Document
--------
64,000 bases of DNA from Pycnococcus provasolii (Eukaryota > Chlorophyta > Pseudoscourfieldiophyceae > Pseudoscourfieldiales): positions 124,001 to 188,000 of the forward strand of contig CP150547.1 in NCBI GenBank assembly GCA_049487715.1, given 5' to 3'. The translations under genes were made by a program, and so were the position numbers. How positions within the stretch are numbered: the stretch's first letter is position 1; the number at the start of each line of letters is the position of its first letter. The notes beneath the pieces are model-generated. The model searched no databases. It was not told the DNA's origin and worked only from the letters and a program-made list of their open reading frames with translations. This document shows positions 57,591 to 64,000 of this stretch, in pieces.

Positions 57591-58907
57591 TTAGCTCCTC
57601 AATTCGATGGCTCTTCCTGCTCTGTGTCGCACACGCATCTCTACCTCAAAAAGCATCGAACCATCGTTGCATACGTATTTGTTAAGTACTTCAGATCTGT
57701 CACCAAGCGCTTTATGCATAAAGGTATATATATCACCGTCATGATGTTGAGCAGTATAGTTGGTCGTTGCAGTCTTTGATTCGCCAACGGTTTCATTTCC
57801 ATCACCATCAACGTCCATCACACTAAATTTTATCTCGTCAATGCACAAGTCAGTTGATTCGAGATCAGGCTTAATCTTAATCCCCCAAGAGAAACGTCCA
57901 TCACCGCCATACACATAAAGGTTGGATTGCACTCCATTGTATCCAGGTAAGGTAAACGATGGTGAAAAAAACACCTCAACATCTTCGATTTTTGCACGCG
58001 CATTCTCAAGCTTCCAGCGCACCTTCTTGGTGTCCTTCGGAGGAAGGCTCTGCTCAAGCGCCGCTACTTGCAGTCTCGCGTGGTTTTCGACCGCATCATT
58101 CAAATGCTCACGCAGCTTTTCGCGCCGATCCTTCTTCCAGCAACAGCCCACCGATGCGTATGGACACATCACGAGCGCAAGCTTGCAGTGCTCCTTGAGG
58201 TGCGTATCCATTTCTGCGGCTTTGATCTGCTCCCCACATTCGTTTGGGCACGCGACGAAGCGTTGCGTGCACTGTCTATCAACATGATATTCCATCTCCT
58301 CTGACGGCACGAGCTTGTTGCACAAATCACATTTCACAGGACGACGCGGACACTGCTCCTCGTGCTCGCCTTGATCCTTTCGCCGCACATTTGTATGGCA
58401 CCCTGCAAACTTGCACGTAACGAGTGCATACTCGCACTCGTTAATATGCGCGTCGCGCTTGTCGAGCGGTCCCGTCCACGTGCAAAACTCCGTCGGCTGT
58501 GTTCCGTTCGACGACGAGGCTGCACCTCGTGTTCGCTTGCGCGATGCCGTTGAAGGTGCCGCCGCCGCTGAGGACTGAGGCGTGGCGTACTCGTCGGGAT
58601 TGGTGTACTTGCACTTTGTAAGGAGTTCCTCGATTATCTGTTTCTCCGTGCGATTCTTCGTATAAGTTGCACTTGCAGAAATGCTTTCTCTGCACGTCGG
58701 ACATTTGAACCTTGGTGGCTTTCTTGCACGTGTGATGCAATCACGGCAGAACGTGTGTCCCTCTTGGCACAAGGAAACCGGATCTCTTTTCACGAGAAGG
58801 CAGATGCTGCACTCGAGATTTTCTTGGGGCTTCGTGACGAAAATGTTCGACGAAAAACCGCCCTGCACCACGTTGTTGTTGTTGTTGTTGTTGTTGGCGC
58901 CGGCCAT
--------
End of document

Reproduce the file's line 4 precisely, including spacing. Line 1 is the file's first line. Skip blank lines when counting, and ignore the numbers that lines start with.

57601 AATTCGATGGCTCTTCCTGCTCTGTGTCGCACACGCATCTCTACCTCAAAAAGCATCGAACCATCGTTGCATACGTATTTGTTAAGTACTTCAGATCTGT